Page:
Places To Go
Minute Man Visitor Center (250 North Great Road, Lincoln MA. - electronic mapping only) is located near the eastern entrance of the park. Here you can see "The Road To Revolution," a multimedia theater program that provides an excellent introduction to the park story. The program depicts Paul Revere's Ride and the battles at Lexington Green, North Bridge and along the Battle Road. The visitor center exhibits include a forty-foot mural that portrays the fighting between Colonists and British Regulars. Park Rangers are on duty to answer questions.
Explore the Battle Road Trail. This five mile trail connects historic sites from Meriam’s Corner in Concord to the eastern boundary of the park in Lexington. The main theme of the trail is the Battle of April 19, 1775, that launched the American Revolution. Much of the trail follows original remnants of the Battle Road; other sections leave the historic road to follow the route of the Minute Men, traversing farming fields, wetlands, and forests.
Hartwell Tavern, (136 North Great Road, Lincoln MA. - electronic mapping only) is an authentic period home and a tangible reminder of how people lived in this area at the outbreak of the American Revolution. The home of Ephraim and Elizabeth Hartwell and their children was not only a prosperous farm, but also operated as a tavern. The structure played a significant role as a landmark in the community as travelers to and from Boston stopped and shared the latest news and discussed important issues of the day. Ranger Programs are offered at Hartwell Tavern June 21 - October 13, 2014
The Wayside: Home of Authors, (455 Lexington Road, concord MA.) is where 19th-century authors kept the spirit of the Revolution alive by contributing to the creation of an American literary identity and playing an active role in the antislavery movement and the struggle for women's rights.
The Wayside: Home of Authors is closed for renovation. Extensive work is underway to restore the interior and exterior of the Wayside. Work is being conducted by the Historic Architecture, Conservation & Engineering Center, National Park Service, Northeast Region. Look for reopening in 2015.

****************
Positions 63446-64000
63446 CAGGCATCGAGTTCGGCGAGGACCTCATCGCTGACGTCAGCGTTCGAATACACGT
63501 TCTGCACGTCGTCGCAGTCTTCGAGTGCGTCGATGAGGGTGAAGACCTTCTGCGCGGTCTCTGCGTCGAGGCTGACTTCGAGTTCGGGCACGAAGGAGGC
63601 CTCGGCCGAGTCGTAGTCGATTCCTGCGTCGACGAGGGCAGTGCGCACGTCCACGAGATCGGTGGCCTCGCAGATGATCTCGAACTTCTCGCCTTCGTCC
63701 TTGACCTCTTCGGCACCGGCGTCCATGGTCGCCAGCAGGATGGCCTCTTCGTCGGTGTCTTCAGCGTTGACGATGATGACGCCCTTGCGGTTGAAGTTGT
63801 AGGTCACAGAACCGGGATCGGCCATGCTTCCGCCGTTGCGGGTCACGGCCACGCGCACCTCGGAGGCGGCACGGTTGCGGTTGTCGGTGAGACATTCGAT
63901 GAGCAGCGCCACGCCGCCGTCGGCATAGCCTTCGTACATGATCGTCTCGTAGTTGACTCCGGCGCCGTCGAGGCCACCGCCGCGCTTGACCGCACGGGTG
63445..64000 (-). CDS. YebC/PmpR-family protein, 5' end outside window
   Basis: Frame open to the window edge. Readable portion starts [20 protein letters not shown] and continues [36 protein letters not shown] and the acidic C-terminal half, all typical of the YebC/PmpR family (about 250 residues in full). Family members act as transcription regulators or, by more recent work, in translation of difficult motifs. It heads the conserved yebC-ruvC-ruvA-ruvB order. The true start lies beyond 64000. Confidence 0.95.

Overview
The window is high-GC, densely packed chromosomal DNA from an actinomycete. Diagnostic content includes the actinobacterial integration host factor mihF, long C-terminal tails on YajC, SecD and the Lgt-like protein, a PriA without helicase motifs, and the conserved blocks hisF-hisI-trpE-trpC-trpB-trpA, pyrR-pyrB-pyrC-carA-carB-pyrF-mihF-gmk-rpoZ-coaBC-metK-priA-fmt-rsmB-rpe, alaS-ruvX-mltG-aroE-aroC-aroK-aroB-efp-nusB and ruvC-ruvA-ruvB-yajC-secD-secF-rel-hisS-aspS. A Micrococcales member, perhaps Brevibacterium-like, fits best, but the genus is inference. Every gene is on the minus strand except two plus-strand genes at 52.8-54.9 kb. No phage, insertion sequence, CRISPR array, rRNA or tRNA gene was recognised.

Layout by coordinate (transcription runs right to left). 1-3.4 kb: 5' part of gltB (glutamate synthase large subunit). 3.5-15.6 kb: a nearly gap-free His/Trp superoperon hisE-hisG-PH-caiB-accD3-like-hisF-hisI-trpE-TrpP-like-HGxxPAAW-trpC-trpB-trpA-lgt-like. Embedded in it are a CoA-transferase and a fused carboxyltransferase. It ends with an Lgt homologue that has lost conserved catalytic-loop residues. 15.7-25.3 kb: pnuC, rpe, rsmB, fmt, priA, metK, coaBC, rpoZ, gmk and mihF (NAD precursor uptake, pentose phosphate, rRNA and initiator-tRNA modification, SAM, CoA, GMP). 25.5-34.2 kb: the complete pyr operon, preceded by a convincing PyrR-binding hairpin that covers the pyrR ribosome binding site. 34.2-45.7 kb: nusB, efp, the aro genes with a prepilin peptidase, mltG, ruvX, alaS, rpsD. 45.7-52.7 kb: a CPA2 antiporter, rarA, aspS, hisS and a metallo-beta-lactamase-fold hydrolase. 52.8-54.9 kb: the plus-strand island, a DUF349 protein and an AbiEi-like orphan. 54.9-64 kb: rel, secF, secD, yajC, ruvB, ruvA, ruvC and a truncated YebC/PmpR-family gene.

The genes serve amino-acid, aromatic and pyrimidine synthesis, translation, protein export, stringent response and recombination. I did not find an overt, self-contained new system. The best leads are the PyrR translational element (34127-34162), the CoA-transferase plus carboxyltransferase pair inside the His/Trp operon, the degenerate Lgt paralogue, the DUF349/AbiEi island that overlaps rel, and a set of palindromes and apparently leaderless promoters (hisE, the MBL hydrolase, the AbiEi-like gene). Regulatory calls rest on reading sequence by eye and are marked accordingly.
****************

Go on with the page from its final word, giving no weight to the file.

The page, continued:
Photograph by Richard Hollister
Continue on to Concord's North Bridge, site of “the shot heard ‘round the world.” Here in this beautifully restored 19th century commemorative landscape, featuring the famous Minute Man statue by Daniel Chester French, is a perfect place to reflect upon the things experienced on the tour. Sit and listen to a 20 minute Ranger Program to enhance your visit to this hallowed ground.
To get to the North Bridge from The Wayside, continue west on Lexington Road for 7/10 mile. Proceed straight through the traffic circle. When the Colonial Inn is directly in front of you, turn right onto Monument Street. The North Bridge Parking Area is 1/2 mile ahead on the right. Cross the street and walk the footpath to the Bridge (approximately 100 yards). The North Bridge Visitor Center is a 5-minute walk away. You can drive to the visitor center by continuing on Monument Street. Take your first left onto Liberty Street. The entrance to the North Bridge Visitor Center Parking Area is 1/10 mile ahead to your left.
North Bridge Visitor Center (174 Liberty St. Concord MA.) is located in a brick mansion built in 1911 by descendents of the Buttrick family (Major John Buttrick was the colonial officer who first ordered his militia to fire upon British soldiers.), the North Bridge Visitor Center features a short video about the North Bridge fight, a bookstore and exhibits.
Among the exhibits in the park is a brass cannon, dubbed "The Hancock" in celebration of its storied past. In 1775, this cannon, recently smuggled out of Boston, was one of four brass cannons hidden in Concord and its recovery was one of General Gage's chief motives when he sent British troops to Concord on April 19, 1775. It is one display courtesy of the Bunker Hill Monument Association.
North Bridge Visitor Center also features the musket carried by Captain David Brown who commanded one of Concord's two minute companies and was present at the North Bridge fight. It is on display courtesy of The Museum of the American Revolution, Philadelphia, PA.)
Did You Know?
Though most of the landscape of Eastern Massachusetts was open farm land at the time of the battle in 1775, stone walls, houses and outbuildings provided some cover to minute men attacking the British column.